The special counsel had argued that since only the Supreme Court can definitively answer the question of a chief executive’s immunity for actions taken while in office, the justices should act now.
“Whether a former President of the United States enjoys absolute immunity from criminal prosecution for a conspiracy to overturn an election, and thereby prevent the lawful winner from taking office, is an issue of great constitutional moment,” Smith said in his filing. “This Court’s immediate review of that question is the only way to achieve its timely and definitive resolution.”
While it is relatively rare for the justices to accepta case before an appeals court has reviewed it, Smith noted that the court has done it before in important cases. One such case was another test of presidential power.
In 1974’s U.S. v. Nixon, the court took up and decided within weeks the question of whether President Richard M. Nixon had the right to withhold subpoenaed recordings of conversations in the White House. Nixon resigned in the wake of the unanimous decision that he must turn over the recordings.
Adam Liptak, NYT (“Supreme Court Won’t Hear Case on Trump’s Immunity Defense for Now“) adds:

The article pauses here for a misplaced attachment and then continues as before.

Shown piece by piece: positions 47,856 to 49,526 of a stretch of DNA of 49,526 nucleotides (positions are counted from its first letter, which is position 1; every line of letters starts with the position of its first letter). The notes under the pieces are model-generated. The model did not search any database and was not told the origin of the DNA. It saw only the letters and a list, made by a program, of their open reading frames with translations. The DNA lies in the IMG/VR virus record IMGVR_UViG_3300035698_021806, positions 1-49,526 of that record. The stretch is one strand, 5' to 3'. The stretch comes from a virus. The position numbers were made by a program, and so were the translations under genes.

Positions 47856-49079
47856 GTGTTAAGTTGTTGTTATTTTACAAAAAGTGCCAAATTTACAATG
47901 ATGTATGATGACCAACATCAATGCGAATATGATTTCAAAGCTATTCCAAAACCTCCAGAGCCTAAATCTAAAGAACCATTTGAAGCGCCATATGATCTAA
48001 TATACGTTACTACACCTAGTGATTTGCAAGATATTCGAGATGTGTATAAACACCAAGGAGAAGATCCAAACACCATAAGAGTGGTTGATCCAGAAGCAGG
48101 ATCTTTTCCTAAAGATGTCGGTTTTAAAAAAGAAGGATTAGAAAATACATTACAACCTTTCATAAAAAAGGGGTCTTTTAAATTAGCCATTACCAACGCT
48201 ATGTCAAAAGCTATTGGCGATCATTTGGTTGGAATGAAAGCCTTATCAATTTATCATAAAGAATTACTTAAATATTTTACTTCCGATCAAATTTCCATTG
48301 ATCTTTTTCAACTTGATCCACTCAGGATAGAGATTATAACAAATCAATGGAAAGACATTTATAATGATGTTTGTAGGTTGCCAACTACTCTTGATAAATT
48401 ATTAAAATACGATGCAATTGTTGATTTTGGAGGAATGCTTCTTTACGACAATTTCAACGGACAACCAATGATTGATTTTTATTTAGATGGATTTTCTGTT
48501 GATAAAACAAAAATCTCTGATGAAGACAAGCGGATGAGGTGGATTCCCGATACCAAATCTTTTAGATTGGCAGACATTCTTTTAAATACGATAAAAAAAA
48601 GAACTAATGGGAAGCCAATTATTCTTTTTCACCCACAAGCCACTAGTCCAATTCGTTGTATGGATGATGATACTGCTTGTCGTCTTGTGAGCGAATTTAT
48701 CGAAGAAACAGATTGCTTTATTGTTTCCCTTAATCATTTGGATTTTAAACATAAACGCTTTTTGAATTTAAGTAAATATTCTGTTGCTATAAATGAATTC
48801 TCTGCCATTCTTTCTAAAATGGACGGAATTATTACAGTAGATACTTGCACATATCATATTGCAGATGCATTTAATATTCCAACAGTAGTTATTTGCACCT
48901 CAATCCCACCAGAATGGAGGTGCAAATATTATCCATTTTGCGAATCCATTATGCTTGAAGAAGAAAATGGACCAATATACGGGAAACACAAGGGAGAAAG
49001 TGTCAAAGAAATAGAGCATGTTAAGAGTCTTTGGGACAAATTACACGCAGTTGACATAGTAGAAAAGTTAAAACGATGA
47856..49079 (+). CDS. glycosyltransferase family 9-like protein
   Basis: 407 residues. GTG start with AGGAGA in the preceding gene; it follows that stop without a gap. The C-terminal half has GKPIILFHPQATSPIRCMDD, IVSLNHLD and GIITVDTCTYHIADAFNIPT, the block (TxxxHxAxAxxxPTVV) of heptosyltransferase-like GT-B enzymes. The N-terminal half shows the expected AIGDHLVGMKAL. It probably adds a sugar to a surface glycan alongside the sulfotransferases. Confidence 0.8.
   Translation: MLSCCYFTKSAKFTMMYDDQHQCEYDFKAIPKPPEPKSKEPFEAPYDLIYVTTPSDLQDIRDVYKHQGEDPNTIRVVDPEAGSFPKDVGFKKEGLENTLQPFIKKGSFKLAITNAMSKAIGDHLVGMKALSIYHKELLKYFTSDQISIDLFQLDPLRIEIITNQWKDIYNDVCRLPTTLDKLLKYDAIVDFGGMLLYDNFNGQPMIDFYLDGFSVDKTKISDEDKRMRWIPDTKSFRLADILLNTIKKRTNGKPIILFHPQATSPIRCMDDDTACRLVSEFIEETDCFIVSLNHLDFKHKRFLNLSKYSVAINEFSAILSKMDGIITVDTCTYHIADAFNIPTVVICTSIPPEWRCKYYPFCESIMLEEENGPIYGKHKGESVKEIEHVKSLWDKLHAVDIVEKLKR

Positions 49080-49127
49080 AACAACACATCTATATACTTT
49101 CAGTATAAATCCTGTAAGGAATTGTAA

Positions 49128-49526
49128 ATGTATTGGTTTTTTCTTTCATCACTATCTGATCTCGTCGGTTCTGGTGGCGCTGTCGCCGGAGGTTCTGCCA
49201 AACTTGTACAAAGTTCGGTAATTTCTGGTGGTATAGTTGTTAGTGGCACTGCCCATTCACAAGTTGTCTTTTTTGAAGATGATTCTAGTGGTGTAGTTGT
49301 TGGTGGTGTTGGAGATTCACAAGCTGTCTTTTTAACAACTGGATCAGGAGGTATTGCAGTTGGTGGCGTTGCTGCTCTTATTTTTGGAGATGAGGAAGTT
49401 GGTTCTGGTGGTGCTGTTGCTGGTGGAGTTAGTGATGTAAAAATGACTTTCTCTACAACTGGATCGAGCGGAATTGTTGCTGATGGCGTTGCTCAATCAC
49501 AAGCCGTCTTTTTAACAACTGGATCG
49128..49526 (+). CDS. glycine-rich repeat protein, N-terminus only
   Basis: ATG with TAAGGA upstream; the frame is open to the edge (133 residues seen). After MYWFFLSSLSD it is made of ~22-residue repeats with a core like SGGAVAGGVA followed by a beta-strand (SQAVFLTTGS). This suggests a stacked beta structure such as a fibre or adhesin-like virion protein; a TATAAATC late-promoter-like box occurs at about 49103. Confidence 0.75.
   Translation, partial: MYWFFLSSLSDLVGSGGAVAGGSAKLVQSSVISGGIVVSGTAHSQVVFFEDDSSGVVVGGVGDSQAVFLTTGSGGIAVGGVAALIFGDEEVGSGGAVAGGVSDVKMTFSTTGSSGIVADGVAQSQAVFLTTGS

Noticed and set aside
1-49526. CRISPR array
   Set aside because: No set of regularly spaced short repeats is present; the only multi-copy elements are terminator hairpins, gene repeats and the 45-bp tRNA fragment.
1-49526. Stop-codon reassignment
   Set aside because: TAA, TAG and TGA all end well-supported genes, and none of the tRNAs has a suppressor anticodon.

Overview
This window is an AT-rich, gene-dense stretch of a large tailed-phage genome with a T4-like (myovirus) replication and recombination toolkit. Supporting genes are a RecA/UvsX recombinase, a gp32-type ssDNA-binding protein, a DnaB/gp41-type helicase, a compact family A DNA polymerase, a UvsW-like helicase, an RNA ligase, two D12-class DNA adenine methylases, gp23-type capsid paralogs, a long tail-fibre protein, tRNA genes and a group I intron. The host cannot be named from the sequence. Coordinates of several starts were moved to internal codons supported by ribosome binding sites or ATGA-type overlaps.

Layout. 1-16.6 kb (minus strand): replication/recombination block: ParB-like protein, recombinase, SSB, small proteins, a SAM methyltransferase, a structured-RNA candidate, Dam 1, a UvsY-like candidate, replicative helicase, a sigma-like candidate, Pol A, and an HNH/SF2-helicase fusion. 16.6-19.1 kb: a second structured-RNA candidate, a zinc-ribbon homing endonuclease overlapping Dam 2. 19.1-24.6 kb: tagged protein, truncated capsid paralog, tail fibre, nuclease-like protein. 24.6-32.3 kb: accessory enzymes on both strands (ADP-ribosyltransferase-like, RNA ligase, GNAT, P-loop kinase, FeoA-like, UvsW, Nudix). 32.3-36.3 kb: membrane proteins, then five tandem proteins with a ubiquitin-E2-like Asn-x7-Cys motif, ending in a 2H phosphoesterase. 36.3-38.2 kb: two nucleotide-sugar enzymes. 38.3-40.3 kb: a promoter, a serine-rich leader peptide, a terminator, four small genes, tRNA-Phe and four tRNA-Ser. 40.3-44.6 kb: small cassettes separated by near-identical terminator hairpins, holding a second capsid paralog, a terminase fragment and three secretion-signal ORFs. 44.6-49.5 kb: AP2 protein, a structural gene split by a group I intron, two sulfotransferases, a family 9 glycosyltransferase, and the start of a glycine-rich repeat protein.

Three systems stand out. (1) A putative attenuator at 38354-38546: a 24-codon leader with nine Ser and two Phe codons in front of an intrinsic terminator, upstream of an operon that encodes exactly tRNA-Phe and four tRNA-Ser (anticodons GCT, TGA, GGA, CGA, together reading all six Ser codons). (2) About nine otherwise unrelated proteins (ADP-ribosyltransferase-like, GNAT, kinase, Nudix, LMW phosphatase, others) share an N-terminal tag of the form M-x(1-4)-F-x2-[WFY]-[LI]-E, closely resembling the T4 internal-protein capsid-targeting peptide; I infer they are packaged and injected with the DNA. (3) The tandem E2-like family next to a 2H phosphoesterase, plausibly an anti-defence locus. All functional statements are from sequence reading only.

The decision to defer consideration of a central issue in the case was a major practical victory for Mr. Trump, whose lawyers have consistently sought to delay criminal cases against him around the country.
It is unclear what the court’s order will mean for the timing of the trial, which is scheduled to start on March 4, though it makes postponement more likely. The case will now move forward in an appeals court, which has put it on a fast track, and most likely return to the Supreme Court in the coming weeks or months.
Any significant delays could plunge the trial into the heart of the 2024 campaign season or push it past the election, when Mr. Trump could order the charges be dropped if he wins the presidency.
The panel will probably issue a prompt decision. If Mr. Trump loses, he could ask the full appeals court to rehear the case. In the end, the losing side will in all likelihood return to the Supreme Court.
Smith’s argument strikes me as reasonable and straightforward and I’m disappointed in the result. The Supremes can be rather inscrutable, though, and seldom explains its decisions not to take a case.
NPR‘s coverage of the case (“The Supreme Court will not fast-track the request to review Trump’s immunity“) offers no additional insights other than this: